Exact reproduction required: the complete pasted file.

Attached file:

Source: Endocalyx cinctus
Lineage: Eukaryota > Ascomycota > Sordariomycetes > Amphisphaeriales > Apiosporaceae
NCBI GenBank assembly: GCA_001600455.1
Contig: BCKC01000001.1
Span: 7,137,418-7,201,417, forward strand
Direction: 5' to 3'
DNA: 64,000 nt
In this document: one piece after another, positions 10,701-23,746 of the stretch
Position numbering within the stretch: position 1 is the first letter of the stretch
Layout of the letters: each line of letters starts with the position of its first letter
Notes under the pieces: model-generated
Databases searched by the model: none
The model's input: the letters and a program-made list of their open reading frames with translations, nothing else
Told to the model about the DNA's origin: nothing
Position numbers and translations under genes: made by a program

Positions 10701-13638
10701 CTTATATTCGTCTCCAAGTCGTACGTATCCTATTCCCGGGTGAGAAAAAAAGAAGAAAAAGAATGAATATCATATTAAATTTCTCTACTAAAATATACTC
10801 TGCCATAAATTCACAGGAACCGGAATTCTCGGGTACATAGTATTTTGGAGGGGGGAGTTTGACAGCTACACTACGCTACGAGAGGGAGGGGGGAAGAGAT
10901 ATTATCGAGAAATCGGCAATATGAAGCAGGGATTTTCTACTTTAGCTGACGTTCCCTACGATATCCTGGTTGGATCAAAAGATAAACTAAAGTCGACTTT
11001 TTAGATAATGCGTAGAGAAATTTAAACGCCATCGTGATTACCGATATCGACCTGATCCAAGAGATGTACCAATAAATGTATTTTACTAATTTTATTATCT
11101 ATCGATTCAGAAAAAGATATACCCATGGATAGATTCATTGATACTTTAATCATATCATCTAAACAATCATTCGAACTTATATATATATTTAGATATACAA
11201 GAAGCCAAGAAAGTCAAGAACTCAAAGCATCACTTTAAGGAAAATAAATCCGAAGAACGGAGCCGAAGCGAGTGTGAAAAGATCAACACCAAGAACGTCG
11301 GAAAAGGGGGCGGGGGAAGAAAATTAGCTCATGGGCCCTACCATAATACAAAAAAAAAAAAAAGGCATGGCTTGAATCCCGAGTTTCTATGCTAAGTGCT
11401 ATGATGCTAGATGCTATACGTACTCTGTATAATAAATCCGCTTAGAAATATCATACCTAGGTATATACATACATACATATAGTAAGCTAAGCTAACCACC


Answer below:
Source: Endocalyx cinctus
Lineage: Eukaryota > Ascomycota > Sordariomycetes > Amphisphaeriales > Apiosporaceae
NCBI GenBank assembly: GCA_001600455.1
Contig: BCKC01000001.1
Span: 7,137,418-7,201,417, forward strand
Direction: 5' to 3'
DNA: 64,000 nt
In this document: one piece after another, positions 10,701-23,746 of the stretch
Position numbering within the stretch: position 1 is the first letter of the stretch
Layout of the letters: each line of letters starts with the position of its first letter
Notes under the pieces: model-generated
Databases searched by the model: none
The model's input: the letters and a program-made list of their open reading frames with translations, nothing else
Told to the model about the DNA's origin: nothing
Position numbers and translations under genes: made by a program

Positions 10701-13638
10701 CTTATATTCGTCTCCAAGTCGTACGTATCCTATTCCCGGGTGAGAAAAAAAGAAGAAAAAGAATGAATATCATATTAAATTTCTCTACTAAAATATACTC
10801 TGCCATAAATTCACAGGAACCGGAATTCTCGGGTACATAGTATTTTGGAGGGGGGAGTTTGACAGCTACACTACGCTACGAGAGGGAGGGGGGAAGAGAT
10901 ATTATCGAGAAATCGGCAATATGAAGCAGGGATTTTCTACTTTAGCTGACGTTCCCTACGATATCCTGGTTGGATCAAAAGATAAACTAAAGTCGACTTT
11001 TTAGATAATGCGTAGAGAAATTTAAACGCCATCGTGATTACCGATATCGACCTGATCCAAGAGATGTACCAATAAATGTATTTTACTAATTTTATTATCT
11101 ATCGATTCAGAAAAAGATATACCCATGGATAGATTCATTGATACTTTAATCATATCATCTAAACAATCATTCGAACTTATATATATATTTAGATATACAA
11201 GAAGCCAAGAAAGTCAAGAACTCAAAGCATCACTTTAAGGAAAATAAATCCGAAGAACGGAGCCGAAGCGAGTGTGAAAAGATCAACACCAAGAACGTCG
11301 GAAAAGGGGGCGGGGGAAGAAAATTAGCTCATGGGCCCTACCATAATACAAAAAAAAAAAAAAGGCATGGCTTGAATCCCGAGTTTCTATGCTAAGTGCT
11401 ATGATGCTAGATGCTATACGTACTCTGTATAATAAATCCGCTTAGAAATATCATACCTAGGTATATACATACATACATATAGTAAGCTAAGCTAACCACC